The most important observation on the inaugural address of Charles III as, by the Grace of God of the United Kingdom of Great Britain and Northern Ireland and of His other Realms and Territories King, Head of the Commonwealth, Defender of the Faith? He got the job done.
Turns of phrase are important to a speech, but the real key is accomplishing objectives. And Charles has one of the most difficult acts to follow in human history: a steady, globally revered leader, who for the entire living memories of most of her subjects, devoted herself selflessly to their service. And in so doing, in the words of commentator after commentator, “never set a foot wrong.”
Charles, in contrast, brings to the throne a reputation as an eccentric, a dotty old uncle, a wild card. There has been genuine concern that as he modernizes the monarchy, he will promote some of his nutty ideas (in particular about climate change) and devalue his role as leader of the Anglican church and defender of the faith.
Of equal concern: his roles as the moving party in one of the most public, spectacular and unpopular marital breakups ever, and in helping paper over with heaps of cold, hard cash allegations of outrageous behavior by his younger brother, bosom buddy of cosmic creep Jeffrey Epstein. Can Charles possibly represent the high standard of conduct the queen represented (leading this commentator, born the son of a then-British subject and a lifelong Anglophile, to weep openly at her passing)?
Yet Charles hit all the right notes to reassure a people shocked by their sovereign’s sudden demise. His tone, pace and modulation were somber and serious yet empathetic, sharing in grief without excessive display. His reference to setting aside both the charities he served and the issues he advocated signaled a commitment to rise above politics. But most of all, he emphasized duty, sacrifice, loyalty, tradition, preservation of institutions and the constitutional, social and religious role of the monarchy as the glue that holds British society together. He presented Elizabeth as a model of virtue in governing he would emulate.
The loss of virtue as the basis of government, more than any other factor, has upended society and weakened its bonds, not only in America but, despite the queen’s own example, also in Britain. Of which Charles is now the living symbol and which he must help hold together in a time of great economic, political and social peril, for the monarchy as well as the nation.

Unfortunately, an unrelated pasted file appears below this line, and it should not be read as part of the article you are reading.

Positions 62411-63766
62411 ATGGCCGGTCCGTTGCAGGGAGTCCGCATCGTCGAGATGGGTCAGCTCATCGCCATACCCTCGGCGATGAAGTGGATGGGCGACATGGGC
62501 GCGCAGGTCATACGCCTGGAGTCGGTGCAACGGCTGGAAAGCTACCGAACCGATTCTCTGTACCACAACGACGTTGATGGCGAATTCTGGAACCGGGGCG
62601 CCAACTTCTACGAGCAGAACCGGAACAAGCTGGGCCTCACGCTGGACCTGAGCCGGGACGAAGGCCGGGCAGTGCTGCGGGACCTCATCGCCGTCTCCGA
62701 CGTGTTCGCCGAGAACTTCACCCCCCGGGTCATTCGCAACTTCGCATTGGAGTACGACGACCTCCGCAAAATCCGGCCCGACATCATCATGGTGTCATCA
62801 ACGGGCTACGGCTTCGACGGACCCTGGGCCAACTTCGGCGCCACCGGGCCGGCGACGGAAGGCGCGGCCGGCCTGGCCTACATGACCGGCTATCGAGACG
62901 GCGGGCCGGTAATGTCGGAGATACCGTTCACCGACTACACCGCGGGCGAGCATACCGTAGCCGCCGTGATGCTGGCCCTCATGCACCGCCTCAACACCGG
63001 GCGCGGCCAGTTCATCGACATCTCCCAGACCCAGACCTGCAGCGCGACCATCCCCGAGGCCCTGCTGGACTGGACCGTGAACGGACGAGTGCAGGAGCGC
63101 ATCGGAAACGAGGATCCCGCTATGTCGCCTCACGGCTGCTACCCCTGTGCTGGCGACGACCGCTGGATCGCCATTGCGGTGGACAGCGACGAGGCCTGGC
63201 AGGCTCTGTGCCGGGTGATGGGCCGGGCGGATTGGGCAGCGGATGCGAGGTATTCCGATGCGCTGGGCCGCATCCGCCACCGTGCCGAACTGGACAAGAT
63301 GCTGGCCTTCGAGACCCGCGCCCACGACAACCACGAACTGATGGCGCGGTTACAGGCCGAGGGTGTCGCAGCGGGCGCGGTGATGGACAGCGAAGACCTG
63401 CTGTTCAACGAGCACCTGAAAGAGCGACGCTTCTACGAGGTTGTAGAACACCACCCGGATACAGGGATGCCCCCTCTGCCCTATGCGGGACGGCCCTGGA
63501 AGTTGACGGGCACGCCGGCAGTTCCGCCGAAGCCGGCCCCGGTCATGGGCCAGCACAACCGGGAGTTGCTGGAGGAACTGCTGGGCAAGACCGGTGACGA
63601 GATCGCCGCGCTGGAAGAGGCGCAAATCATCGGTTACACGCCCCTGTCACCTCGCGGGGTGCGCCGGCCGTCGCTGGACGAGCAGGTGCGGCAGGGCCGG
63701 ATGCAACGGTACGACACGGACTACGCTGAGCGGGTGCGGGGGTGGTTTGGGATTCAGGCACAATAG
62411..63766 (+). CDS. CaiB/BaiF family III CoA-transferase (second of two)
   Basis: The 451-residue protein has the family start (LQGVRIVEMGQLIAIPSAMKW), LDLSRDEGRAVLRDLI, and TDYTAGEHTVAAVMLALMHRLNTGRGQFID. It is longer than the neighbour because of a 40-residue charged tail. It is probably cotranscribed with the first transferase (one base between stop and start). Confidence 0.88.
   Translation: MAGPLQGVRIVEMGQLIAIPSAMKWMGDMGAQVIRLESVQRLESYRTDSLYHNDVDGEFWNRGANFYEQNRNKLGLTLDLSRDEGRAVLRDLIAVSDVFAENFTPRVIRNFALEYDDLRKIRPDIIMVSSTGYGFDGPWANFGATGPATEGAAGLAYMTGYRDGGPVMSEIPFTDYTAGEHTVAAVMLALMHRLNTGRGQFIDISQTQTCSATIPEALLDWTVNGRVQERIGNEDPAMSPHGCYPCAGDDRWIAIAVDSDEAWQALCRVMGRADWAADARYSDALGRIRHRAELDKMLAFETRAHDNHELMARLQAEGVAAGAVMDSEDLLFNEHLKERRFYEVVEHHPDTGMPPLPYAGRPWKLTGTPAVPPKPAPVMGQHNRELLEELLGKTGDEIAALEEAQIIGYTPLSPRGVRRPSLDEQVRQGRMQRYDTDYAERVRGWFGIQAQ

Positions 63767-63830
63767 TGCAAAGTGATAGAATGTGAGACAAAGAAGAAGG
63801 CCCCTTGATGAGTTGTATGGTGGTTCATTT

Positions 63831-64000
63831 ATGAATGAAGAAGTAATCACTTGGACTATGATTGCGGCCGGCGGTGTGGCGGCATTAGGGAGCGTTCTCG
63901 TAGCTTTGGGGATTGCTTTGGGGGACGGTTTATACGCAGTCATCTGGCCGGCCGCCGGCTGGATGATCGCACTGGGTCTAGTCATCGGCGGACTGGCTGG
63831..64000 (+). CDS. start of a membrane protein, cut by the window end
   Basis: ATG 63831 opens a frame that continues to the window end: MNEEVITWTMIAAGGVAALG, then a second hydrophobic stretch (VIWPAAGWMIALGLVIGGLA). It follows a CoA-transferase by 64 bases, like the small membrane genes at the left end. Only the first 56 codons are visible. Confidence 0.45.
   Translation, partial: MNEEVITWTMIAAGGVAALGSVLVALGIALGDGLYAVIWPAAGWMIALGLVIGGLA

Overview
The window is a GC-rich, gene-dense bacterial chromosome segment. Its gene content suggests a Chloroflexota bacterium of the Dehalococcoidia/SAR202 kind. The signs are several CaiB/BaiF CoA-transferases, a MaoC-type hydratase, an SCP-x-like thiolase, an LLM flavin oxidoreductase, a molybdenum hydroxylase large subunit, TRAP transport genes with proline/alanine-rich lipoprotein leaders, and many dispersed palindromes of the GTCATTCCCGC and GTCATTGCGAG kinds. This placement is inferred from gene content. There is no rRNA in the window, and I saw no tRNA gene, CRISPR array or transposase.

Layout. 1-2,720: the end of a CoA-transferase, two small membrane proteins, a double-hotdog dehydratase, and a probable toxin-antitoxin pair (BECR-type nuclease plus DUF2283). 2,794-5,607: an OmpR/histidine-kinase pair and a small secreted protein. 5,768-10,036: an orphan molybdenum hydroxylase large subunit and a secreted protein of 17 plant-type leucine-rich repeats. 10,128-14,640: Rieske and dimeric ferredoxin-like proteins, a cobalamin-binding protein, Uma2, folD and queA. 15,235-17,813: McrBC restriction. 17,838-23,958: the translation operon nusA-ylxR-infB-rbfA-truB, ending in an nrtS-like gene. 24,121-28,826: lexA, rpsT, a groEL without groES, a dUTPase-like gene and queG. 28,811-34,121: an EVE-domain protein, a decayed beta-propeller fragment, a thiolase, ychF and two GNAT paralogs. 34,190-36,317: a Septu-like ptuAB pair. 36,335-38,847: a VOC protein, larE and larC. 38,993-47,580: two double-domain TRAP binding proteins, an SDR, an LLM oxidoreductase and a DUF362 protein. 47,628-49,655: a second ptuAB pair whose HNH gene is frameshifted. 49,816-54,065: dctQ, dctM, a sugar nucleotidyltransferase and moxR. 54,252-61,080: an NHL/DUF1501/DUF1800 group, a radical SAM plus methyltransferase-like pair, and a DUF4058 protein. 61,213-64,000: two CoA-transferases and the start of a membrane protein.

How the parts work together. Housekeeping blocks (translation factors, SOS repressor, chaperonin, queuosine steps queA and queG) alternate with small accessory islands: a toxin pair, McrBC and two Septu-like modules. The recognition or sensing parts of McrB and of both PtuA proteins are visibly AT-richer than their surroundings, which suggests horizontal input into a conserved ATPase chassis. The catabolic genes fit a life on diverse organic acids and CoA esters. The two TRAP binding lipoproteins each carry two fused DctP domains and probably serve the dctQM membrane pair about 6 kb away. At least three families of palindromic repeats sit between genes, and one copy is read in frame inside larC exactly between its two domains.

Given the choice between protecting freedom and preserving and promoting virtue — which the queen understood is often embodied in tradition — this commentator will take the latter every time. Because without the stanchion and bulwark of virtue, freedom becomes destabilizing and destructive license.
And a government that insists on moral license as the new normal can only do so by imposing it via coercion, thereby curtailing freedom. On that score, allow us to contrast Charles’ measured masterpiece introducing himself as the father of a nation with Uncle Joe’s ugly, bone-chilling diatribe of the previous week.
In an Elizabethan vein, Biden was presented and elected as a seasoned, sure-footed elder statesman and traditional “moderate” who would bring stability and order back to Washington and promised to unify his people. Yet his “Soul of the Nation” speech again proved him to be the opposite: an untrammeled liar and rabid partisan and progressive committed to bringing the full power of the presidency, the government and its allies down on Americans holding even mainstream but opposing views.
It is noteworthy that that Biden, in his unveiled threats to vast swaths of Americans who disagree with him, dwelt only on issues with a moral dimension, in the context of “rights” found nowhere in the Constitution or Declaration he cited, on the doorstep of the hall where both were signed. Surely, “rights” to snuff out life in the womb, engage in same-sex unions or indulge in transgenderism were not “endowed” by the Creator the Founders identified as the source of all rights, and whom Biden professes to worship.
Here, another critical observation: Donald Trump succeeded largely because, despite his own serial divorces and bankruptcies and boasts of a libertine past, he kept promises to protect institutions that promoted upright conduct and therefore, economic and social stability. He fought for religious freedom. Held fast against the transgender agenda. Rewarded and helped restore the Protestant ethics of entrepreneurship and hard work. And stood by our closest ally, a Jewish state, against a powerful global wave of anti-Semitism.
The centrality of virtue to political and social stability was the lesson of Elizabeth’s life and reign, the firm foundation of Charles’ moving tribute to her and pledges to his subjects – and the polar opposite of Biden’s obscene screed.
If Charles can follow through on the promise of this first address, and the model presented by Donald Trump and under attack from Uncle Joe, the new sovereign has a chance to preserve the monarchy and restore British leadership.
The Queen is dead. Long live the King we saw Friday.
Bob Maistros is a messaging and communications strategist, crisis specialist and former political speechwriter. He can be reached at email@example.com.